Only three things in life are certain: death, taxes, and USPS price increases each January.
The current proposed changes, released last week, are some of the biggest ones in recent years, and not just because it increases the cost. The entire structure of the first class parcel mail system, which most online sellers use to ship baseball cards, is completely changing to more closely resemble the priority mail system.
Currently, first class packages cost the same amount no matter where they are being shipped from or to. If I’m in Florida and want to ship a baseball card to Jacksonville or Juneau, it costs the same price based on the package’s weight. Priority mail, however, works based on a system of zones. Depending on where you are located, other locations fall into one of nine zone categories. Local zones are zones 1 and 2, and are the cheapest. As the distance increases, the zone number increases, and the price also increases.
Last week’s postal hike submission revealed that the USPS intends to use the zones for first class package mail as well. This means that it will no longer be one flat rate to ship a baseball card anywhere. Instead, the price will vary based on its destination relative to your location.
For items under 4 ounces that are being shipped to zones 1 and 2, which are those zones extremely near to you, the prices will not change. Above 8 ounces sees significant jumps, as much as 40 or 50 cents. But there are many more significant increases in price when shipping to further zones. For example, when I buy postage labels through eBay, it currently costs me $2.66 to mail a baseball card anywhere. Under the new system, to mail a card to Dallas, Texas, will be a Zone 5 mailing, which will cost me $2.76. To mail a card to Seattle, Washington, will cost me $3.09.
Buyers at the post office counter will see the biggest hikes. Currently, a card that costs $2.66 to mail online is $3.50 at the counter. That will jump to $3.66 — a full dollar more — for zones 1 and 2. For zones 8 and 9, the online price will be $3.09, while the counter price will be $4.06. In short, if you’re not already printing shipping labels at home, you should start.
Once these postal rates are implemented, this means a number of things. First, I would expect sellers to increase their shipping charges on eBay. I anticipate doing the same for my listings. Remember that not only do sellers have to pay postage, but 10% of what they charge is taken by Ebay in fees. They also have to pay for supplies such as bubble mailers, top loaders, team bags, and mailing labels. A small fraction of packages will be shipped to zones 1 and 2, so overall, the cost is going to increase.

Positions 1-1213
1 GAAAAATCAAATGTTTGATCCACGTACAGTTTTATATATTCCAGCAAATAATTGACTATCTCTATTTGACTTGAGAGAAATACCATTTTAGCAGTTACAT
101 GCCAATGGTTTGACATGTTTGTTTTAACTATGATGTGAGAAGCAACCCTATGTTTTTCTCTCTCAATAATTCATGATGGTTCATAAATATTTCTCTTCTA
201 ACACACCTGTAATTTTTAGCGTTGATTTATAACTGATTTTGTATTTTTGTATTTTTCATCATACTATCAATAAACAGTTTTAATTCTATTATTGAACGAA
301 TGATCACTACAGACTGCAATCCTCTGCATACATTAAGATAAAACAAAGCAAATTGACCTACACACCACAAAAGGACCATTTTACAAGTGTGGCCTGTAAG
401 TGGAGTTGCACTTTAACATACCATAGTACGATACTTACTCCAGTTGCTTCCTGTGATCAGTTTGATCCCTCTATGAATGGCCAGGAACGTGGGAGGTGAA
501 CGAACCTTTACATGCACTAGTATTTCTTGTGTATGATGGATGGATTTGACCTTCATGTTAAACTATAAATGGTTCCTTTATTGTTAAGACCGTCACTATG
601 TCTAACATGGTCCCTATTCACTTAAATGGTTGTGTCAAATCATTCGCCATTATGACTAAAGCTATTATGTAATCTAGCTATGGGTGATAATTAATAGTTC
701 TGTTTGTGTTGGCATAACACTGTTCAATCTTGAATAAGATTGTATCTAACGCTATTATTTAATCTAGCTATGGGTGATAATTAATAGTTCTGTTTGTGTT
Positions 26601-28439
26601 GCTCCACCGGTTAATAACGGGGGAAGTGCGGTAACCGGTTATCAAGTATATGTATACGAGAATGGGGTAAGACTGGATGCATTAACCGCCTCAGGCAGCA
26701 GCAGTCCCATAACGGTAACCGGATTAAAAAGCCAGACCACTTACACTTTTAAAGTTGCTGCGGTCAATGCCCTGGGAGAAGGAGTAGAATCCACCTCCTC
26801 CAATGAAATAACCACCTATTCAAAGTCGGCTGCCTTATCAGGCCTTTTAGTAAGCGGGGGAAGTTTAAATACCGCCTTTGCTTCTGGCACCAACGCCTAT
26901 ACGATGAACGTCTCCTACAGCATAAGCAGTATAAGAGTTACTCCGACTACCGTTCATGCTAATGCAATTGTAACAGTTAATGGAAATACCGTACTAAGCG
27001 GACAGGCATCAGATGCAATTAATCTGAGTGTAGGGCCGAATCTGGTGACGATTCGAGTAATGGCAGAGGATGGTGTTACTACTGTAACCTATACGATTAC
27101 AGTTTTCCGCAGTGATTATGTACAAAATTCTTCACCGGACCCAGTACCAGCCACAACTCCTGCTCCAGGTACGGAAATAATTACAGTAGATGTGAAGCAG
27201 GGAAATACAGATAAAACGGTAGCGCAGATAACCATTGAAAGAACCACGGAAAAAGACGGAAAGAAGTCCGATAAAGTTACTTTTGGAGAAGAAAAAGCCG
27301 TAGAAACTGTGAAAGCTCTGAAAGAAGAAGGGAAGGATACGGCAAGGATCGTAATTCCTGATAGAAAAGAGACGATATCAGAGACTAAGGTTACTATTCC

The second problem I see is the flat rate shipping that many sellers, including myself, currently offer. Since I know how much it is going to cost to ship these cards anywhere, I charge the same shipping regardless of how many cards a buyer purchases from me. With these new rates, I don’t think I will be able to do so. As it is, this method sometimes causes me to take a loss: if I charge $3.50 for shipping, Ebay takes 35 cents, I pay 5 cents for a bubble mailer and another 5 for my mailing label. Assuming I don’t factor in the cost of top loaders, which I reuse, that leaves me $3.05 that I have received for shipping. Currently if a buyer purchases enough cards from me to make the package more than 6 ounces, I end up taking a loss on shipping, but I am OK with that, because I know that it will only be a few cents. Under the new plan, not only would I lose money on shipping, but I would have no idea how much money I was going to lose until the time came for me to print the shipping label. This is because the cost would vary based on where the buyer was located.
In my opinion, these rate hikes are going to spell the end of flat rate shipping and usher in more calculated shipping, which is currently the most common method when shipping with priority mail. And it likely means more of the style of combine shipping that involves adding a small amount, like 25 cents, for each additional card you purchase, rather than one flat rate for any number of cards.
I can’t say I disagree with these decisions. Even though low postage rates are to my benefit as both a buyer and a seller, I have often said that flat rate first class mail makes little to no sense from a practical standpoint, since it does not cost the same to move a baseball card down the street as it does to move it across the country. It seems that the USPS has figured this out. Only time will tell what sort of impact this has on our industry.
You can find information about zones here. Type in the first 3 numbers of your zip code and it will tell you the zones of all other zip codes. Or, you can find a specific zone for a zip code pair, entering your zip code and the destination zip code to determine the zone.
You can find all the proposed rate changes across all USPS services here.